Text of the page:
Updated from original 9/16/2015 article.
A fractal is a never-ending pattern. Due to nature or mathematics, a set can show a repeating pattern at every scale. No matter how close or how far you get, the pattern is still there. A fractal pattern can be self-similar where the pattern at every scale is identical, or the pattern can change slightly at each level.
A tree is the most common and simple example of a fractal. Starting with the trunk, the tree has a pattern of branches sprouting out from a source and then each consecutive new branch sprouts more. No matter what level you look at on the tree you see the same pattern. The fractal idea starts at the level of the universe. In fractal cosmology there is a theory that the universe’s mass distribution at every level has a fractal pattern. In the fractal-holographic universe there is unification between the macro and micro scale of physics. Scaling way down to earth we see fractals in social systems, nature, our own biology (down to a molecular level), and marketing.
Fractals in Marketing
Natural and mathematical systems tend to lend themselves to marketing. We have posted before on the chaos theory in marketing. Fractals also have a place in marketing. The modern definition of fractal marketing is a process by which a brand promotes a message, typically with digital media, and it is scattered by potential consumers in a fractal pattern. Digital media is the perfect landscape for this. As one example of many possibilities, picture a Facebook post to one consumer. Then they share the post with all their friends, and then all those friends share with their friends, and so on and so on. Do you see the fractal? Fractal marketing will not typically be self-similar. The most successful campaigns make the message customizable at each level of consumer. Content that has functionality built into it so that users can create new viral content based on the original idea will spread.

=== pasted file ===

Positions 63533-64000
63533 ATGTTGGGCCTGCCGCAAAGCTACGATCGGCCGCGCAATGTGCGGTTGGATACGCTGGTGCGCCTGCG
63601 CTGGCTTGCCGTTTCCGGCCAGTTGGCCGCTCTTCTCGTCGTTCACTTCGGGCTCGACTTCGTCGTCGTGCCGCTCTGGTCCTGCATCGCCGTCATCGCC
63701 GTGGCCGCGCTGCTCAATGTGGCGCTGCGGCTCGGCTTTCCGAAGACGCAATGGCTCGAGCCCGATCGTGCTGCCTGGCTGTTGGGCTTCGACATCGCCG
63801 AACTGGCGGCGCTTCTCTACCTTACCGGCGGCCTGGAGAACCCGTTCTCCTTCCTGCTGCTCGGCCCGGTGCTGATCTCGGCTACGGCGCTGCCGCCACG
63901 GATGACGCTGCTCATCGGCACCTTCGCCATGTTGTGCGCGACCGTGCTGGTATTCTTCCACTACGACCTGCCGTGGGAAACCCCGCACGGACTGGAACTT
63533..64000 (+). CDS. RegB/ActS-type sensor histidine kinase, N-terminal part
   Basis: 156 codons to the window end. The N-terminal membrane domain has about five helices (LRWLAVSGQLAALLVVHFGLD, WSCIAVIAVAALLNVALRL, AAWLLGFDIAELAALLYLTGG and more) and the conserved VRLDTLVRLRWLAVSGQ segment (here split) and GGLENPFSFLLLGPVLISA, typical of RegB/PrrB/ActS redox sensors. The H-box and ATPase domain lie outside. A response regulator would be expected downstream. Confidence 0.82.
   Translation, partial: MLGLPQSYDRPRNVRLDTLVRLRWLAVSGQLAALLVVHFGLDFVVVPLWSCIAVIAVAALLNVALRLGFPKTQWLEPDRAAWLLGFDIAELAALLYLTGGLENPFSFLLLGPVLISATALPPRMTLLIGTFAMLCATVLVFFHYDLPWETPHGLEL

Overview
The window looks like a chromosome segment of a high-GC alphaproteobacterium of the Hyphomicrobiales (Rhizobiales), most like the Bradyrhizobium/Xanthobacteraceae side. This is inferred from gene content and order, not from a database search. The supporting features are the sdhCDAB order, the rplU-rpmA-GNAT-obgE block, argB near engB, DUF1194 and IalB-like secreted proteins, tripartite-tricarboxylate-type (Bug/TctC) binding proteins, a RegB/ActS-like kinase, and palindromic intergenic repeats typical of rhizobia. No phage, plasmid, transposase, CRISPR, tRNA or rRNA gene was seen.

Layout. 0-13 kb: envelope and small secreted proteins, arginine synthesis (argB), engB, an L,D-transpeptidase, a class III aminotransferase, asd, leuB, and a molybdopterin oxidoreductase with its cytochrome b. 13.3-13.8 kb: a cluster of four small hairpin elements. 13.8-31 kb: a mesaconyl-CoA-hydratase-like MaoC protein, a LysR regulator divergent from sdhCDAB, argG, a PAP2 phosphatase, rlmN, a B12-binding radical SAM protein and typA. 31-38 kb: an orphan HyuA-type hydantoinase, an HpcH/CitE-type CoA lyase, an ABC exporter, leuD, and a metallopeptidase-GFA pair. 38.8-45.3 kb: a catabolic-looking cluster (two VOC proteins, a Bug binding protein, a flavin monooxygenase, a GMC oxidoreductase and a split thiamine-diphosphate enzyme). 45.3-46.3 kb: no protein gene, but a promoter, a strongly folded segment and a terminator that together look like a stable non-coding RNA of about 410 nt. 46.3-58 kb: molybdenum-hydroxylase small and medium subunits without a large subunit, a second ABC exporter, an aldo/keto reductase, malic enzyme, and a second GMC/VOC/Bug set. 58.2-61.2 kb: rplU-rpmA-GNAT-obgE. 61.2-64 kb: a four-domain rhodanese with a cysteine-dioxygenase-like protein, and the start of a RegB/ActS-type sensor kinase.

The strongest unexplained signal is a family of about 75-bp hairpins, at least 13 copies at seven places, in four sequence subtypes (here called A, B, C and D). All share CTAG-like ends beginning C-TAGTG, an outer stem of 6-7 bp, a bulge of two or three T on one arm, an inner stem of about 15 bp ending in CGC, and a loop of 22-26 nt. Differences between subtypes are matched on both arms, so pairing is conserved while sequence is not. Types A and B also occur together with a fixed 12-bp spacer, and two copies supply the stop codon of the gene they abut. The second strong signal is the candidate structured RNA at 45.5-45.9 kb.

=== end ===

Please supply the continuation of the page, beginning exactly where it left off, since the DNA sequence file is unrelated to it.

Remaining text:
There are many successful examples of fractal marketing. At the close of 2019 Spotify ran the Wrapped Campaign. Users could look back at their most listened to songs over the past year or decade. In 2019 the “wrapped” data was given in very shareable Instagram and Stories graphics. Users were excited to share their 2019, and previous decade, favorite tracks. This content was still controlled by Spotify, but slightly personalized based on each user. That made consumers want to share it, and it sparked discussion everywhere!
5 Tips for Applying Fractal Marketing
How should brands think about how fractal marketing can work for them? Any marketing that comes from the source, or brand itself, is just starting a new fractal branch. Brands can be smart about who they talk to, but ultimately, starting a fractal pattern rests with the consumers. They can perpetuate the message to others who will keep the pattern up, or they can let it die. When making a marketing plan, it is important to think past the initial message to the consumer. Think bigger. Where does the content go next? On what medium? Keep the following five tips in mind as you plan.